From: Jim Farless
Us or them? It’s a question we all ask when we meet someone. Is this person sufficiently like me to be included as one of “us” or does he/she belong with “them”? The question is being asked even if it’s at a subconscious level. It’s a primal, self-defense mechanism.
The answer to the question is important. It determines how we treat the other. Do we extend an open hand, bestow all rights and privileges, respect, justice, common courtesy? Are we willing to lend assistance if they are in need? Can they be trusted?
It may be an overly simplified construct, but it seems we all have a circle of folks we consider as “us.” It includes folks we love; people we care about; family; friends; neighbors; members of our congregation, temple or mosque. Some individuals have grown their circles to encompass all the above as well as members of other races, other religions, other nationalities, other social classes and other political parties. They are never satisfied with their circle. They know their circle can be better, larger and more inclusive. So they work on their circle. They listen to others, they take diversity training, they read books on a wide range of subjects, they watch news channels with a different perspective than their own, and they do soul searching.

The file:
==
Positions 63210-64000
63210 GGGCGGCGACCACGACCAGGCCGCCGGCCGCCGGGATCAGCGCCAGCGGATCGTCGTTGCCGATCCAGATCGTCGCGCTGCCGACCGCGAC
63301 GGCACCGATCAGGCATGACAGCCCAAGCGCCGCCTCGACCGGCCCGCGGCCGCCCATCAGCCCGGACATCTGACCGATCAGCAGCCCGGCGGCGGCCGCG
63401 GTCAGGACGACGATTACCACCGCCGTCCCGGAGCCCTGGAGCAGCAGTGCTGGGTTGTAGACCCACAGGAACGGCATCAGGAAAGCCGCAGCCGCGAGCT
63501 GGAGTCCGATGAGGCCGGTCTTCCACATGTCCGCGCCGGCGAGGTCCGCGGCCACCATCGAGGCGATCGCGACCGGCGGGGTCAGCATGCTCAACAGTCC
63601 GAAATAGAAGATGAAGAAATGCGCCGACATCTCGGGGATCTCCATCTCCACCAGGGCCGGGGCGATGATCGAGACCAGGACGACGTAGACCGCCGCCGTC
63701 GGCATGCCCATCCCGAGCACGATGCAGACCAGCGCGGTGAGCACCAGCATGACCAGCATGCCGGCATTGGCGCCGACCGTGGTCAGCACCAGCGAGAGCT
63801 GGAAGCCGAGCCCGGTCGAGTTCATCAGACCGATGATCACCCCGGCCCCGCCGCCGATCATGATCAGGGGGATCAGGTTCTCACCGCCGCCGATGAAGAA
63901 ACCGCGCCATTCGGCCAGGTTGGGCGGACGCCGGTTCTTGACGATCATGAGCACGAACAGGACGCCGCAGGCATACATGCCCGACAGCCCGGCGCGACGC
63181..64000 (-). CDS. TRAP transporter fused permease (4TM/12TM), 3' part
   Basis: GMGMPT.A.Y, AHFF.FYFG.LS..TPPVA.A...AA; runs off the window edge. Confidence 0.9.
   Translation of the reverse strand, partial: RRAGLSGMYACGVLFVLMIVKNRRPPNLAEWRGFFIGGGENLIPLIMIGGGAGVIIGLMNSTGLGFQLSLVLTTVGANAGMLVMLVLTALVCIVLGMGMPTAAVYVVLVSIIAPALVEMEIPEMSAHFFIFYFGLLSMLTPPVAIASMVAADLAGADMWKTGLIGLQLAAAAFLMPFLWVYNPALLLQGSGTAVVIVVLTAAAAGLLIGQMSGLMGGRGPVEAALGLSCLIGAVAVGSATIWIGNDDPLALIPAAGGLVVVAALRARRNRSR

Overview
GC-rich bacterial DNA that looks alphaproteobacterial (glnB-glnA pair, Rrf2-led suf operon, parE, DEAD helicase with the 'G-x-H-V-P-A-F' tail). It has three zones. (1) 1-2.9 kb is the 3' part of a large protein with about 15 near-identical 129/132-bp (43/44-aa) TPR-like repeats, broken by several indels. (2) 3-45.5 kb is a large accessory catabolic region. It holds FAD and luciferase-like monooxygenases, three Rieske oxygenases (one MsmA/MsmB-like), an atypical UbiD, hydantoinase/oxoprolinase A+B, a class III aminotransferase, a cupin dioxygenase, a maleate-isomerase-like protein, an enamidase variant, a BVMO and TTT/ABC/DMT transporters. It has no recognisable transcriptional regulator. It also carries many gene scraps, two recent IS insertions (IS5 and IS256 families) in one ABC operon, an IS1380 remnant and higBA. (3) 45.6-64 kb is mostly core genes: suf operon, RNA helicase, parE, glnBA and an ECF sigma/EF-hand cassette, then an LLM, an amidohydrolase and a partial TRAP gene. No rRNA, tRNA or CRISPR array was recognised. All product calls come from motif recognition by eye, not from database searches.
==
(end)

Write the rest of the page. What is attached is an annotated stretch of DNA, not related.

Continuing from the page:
So how healthy is your circle? With the political landscape that we have experienced during the last election cycle, we all should be checking the health of our circles. When we vote, we are choosing the world we want to live in. Last year we had a candidate who dismissed a large portion of the population as “deplorables” and ignored the pain felt by those in other demographics. That circle is not large enough. It’s not the world I want to live in.
Another candidate made statements that were sexist, racist and ethnocentric. This person behaved more like a playground bully than a presidential candidate. That circle also is not large enough. It’s not the world I want to live in.
We should demand better. I suggest that for the next four years we work on our circles. Find those people who are looking to expand their circles and work together. Dream of the world you want to live in and start the hard work of making it a reality. Get involved. Stretch your comfort zone. Try to become your best self. Insist that your political party give you better choices.
As we strive to improve our circles, let us remember that fear makes us shrink back into our enclaves while courage allows us to live boldly; lack of knowledge leads us to oversimplify the beautiful complexity of life while knowledge allows us to live life to its full potential; walls build enemies while bridges build friendships; selfishness leads us to become misers while generosity allows our resources to bear fruit.
With understanding and generosity let us courageously build bridges. If it can be done anywhere in Indiana, it can be done here in Columbus. Remember that this was one of the first cities in the state to form a Human Rights Commission. We are home to Ethnic Expo, CAMEO, an Inclusive Community Coalition and an interfaith campus.
Us or them? May we all be joined as “us.”